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Keith Millikan

Keith Millikan always let you know where he stood. Not one to mince words, Millikan was a member of the Anderson Community Schools Board of Trustees for almost 20 years.

Millikan, 75, stepped down recently from his position on the board, ending a career of more than 50 years in education, during which he taught junior high and high school, was president of the Anderson Federation of Teachers and served on the school board.

Millikan’s departure leaves a position vacant on the board, which is compelled to conduct the appointment process with transparency.

That appears to be exactly what the board will do. The following schedule has been set:

  • July 1: Application period opens. Applicants must be 21 or older and live in the ACS district. Applications should be submitted to the office of ACS Superintendent Felix Chow, 101 W. 29th St.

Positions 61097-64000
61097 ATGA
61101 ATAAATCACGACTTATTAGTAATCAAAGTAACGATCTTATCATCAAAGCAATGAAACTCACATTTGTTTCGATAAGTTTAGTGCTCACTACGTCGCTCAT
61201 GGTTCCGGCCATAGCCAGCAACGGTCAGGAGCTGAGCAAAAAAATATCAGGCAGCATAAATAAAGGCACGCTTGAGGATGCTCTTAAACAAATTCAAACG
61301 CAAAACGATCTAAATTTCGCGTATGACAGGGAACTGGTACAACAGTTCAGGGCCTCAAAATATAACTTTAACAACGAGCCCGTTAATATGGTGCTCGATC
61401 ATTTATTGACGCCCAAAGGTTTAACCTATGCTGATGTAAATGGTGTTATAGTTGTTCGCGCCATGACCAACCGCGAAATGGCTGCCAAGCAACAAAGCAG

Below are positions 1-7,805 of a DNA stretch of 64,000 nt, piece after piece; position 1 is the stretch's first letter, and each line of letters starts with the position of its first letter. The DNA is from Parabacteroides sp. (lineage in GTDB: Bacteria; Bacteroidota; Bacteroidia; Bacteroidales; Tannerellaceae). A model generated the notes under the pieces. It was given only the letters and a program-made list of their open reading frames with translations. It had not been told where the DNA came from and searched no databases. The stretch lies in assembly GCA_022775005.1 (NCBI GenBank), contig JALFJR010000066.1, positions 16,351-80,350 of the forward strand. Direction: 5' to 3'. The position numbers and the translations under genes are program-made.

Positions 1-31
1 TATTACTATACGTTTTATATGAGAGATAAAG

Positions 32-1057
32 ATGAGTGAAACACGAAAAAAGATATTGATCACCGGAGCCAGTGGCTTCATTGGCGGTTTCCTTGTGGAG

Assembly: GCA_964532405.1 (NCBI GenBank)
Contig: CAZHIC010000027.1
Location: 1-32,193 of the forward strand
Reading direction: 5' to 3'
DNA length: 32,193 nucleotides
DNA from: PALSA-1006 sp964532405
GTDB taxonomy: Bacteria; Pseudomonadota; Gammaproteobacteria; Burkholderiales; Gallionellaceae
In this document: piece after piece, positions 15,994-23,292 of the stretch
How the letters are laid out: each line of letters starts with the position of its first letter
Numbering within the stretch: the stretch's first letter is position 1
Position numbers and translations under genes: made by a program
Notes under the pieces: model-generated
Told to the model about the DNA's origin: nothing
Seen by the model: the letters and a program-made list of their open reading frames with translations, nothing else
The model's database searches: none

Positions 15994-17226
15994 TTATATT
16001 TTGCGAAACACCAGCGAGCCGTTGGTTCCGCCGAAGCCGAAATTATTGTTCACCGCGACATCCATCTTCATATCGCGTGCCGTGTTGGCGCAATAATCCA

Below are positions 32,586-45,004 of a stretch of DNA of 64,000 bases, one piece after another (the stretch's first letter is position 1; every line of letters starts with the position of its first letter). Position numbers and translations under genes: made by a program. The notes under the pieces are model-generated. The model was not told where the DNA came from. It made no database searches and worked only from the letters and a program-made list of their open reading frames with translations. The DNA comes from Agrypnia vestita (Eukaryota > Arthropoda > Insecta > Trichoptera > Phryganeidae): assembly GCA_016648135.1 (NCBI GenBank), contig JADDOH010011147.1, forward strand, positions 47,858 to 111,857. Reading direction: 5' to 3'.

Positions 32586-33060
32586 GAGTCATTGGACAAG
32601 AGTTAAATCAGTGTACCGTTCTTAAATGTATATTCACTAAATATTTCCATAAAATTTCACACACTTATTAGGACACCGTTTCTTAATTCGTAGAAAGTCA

• July 11: Application period closes at 4 p.m.
  • July 25: The ACS board will conduct public interviews with selected candidates at 6 p.m. in the Anderson High School auditorium.
  • July 26: The board will vote to fill the position at a special public meeting at 6 p.m. in the Anderson High School auditorium.

Board members elected in contested races during the spring of 2010 — Scott Green, Tyrone Vertner and Ben Gale — ran together in a bloc. Transparency was a main plank of their campaign platform, and they were supported by allies who had been critical of the back-room politics of the previous board.

So it’s good to see, in this case, that they’re following up on their promise of better communication with the public and greater transparency.

Millikan’s departure creates an opportunity to add another forward-looking member to the board. But there is danger in adding a person whose background and philosophy is too similar to the majority of the current board. A variety of perspectives is needed; respectful disagreement can be healthy.

If you live in the ACS district and have a deep interest in education and in community service, consider applying for the position. It comes with lots of criticism and difficult decisions to make, but the rewards of helping to improve the quality of local schools can be highly gratifying.

Millikan has done his public service. It’s time for someone else to fill the vacuum left by his departure.

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